Characteristics and trends in the nighttime and daytime United States Atlantic recreational swordfish fishery based on fishery-dependent data
Advanced Search
Select up to three search categories and corresponding keywords using the fields to the right. Refer to the Help section for more detailed instructions.

Search our Collections & Repository

All these words:

For very narrow results

This exact word or phrase:

When looking for a specific result

Any of these words:

Best used for discovery & interchangable words

None of these words:

Recommended to be used in conjunction with other fields

Language:

Dates

Publication Date Range:

to

Document Data

Title:

Document Type:

Library

Collection:

Series:

People

Author:

Help
Clear All

Add terms to the query box

Query box

Help
Clear All
i

Characteristics and trends in the nighttime and daytime United States Atlantic recreational swordfish fishery based on fishery-dependent data

Filetype[PDF-1.88 MB]



Details:

  • Journal Title:
    Bulletin of Marine Science
  • Description:
    Over the past two decades, the United States' recreational fishery for North Atlantic swordfish, Xiphias gladius Linnaeus, 1758, has grown along the coasts of the Atlantic Ocean, Caribbean Sea, and Gulf of Mexico. Successful management and high recruitment during an historical period of low biomass contributed to rebuilding the North Atlantic swordfish stock, leading to sustainable harvest opportunities. Over time, fisheries have shifted fishing gears and techniques to increase access to swordfish, a crepuscular fish that occupies deep waters during the day and ascends to shallower depths at night. Particularly among recreational anglers, a decline in drift (surface) fishing and popularization of the deep-drop technique shifted much of the fishing activity from night to day. Private angler and for-hire (charter) self-reported data on swordfish landings (retained catch) from 2003 to 2014 illustrated this shift in recreational fishing, including trip, technique, and catch characteristics. The majority of the landings occurred off southeast Florida (88%), where 70% of the swordfish were caught on private trips. The shift in technique was observed in reports from 2008 to 2014, which revealed a nearly synchronous 40% increase in deep-drop fishing and decrease in drift fishing, shifting the peak hookup (bite) times from 21:00–23:00 to 10:00–13:00 hrs. The average size of drift- and deep-drop caught swordfish increased; however, deep-drop caught swordfish were, on average, larger than those caught while drift fishing. These summaries reflect a modern characterization of this fishery and potential areas of improvement to this data collection.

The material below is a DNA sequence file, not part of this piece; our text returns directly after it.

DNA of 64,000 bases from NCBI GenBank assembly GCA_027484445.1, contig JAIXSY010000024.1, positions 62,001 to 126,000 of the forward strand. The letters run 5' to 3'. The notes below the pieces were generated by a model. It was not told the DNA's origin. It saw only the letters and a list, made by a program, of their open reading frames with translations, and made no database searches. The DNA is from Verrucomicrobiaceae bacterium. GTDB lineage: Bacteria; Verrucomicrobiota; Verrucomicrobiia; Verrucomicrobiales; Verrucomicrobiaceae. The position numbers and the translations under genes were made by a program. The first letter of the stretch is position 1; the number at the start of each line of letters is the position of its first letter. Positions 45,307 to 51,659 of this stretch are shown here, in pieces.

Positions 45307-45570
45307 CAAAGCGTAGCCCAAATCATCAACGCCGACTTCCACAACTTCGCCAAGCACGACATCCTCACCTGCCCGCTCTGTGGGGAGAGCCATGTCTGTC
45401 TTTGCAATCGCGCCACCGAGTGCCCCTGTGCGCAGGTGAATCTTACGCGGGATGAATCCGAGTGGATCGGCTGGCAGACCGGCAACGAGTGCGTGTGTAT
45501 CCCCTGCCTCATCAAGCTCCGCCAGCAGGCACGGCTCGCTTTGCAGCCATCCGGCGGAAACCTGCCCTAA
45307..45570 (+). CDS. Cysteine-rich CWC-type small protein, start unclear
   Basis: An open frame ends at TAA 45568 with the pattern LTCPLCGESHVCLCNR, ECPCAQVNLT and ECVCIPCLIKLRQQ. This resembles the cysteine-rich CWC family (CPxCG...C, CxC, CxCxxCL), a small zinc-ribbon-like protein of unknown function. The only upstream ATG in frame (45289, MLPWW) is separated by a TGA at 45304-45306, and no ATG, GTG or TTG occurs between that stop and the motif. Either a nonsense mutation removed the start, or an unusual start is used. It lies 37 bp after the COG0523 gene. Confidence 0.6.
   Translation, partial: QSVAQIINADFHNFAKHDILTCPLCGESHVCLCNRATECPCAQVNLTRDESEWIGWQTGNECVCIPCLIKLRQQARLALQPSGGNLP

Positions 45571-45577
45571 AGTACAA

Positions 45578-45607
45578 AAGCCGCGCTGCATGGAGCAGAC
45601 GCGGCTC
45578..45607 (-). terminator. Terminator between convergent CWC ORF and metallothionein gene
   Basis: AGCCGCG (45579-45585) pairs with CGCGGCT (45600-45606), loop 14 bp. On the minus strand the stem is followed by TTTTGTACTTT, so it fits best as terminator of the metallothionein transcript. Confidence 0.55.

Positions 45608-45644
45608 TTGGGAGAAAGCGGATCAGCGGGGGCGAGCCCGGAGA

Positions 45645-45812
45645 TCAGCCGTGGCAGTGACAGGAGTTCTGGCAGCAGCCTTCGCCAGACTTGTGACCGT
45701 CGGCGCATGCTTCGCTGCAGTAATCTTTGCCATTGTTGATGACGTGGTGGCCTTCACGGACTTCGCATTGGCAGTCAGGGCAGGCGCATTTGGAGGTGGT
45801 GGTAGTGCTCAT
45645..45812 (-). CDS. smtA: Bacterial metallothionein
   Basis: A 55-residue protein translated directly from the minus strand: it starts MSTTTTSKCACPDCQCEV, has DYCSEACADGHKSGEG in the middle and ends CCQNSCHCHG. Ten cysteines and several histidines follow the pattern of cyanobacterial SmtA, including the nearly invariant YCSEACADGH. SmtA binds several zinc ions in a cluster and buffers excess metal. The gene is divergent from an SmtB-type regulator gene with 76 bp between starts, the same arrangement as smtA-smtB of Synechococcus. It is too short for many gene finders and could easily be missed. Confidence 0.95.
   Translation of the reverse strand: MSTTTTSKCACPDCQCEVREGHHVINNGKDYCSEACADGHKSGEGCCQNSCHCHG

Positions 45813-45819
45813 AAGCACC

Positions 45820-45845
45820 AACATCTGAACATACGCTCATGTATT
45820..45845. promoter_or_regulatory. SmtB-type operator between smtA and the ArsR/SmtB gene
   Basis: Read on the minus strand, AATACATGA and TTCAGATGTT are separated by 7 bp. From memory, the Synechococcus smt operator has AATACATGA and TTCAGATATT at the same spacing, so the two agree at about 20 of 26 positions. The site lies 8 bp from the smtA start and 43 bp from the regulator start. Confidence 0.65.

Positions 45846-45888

• Source:
    Bulletin of Marine Science 93(2):539-555, 2017
  • Document Type:
  • Place as Subject:
  • Rights Information:
    Other
  • Compliance:
    Submitted
  • Main Document Checksum:
  • File Type:

Supporting Files

  • No Additional Files

More +

Related Documents

You May Also Like

Checkout today's featured content at repository.library.noaa.gov

Version 3.18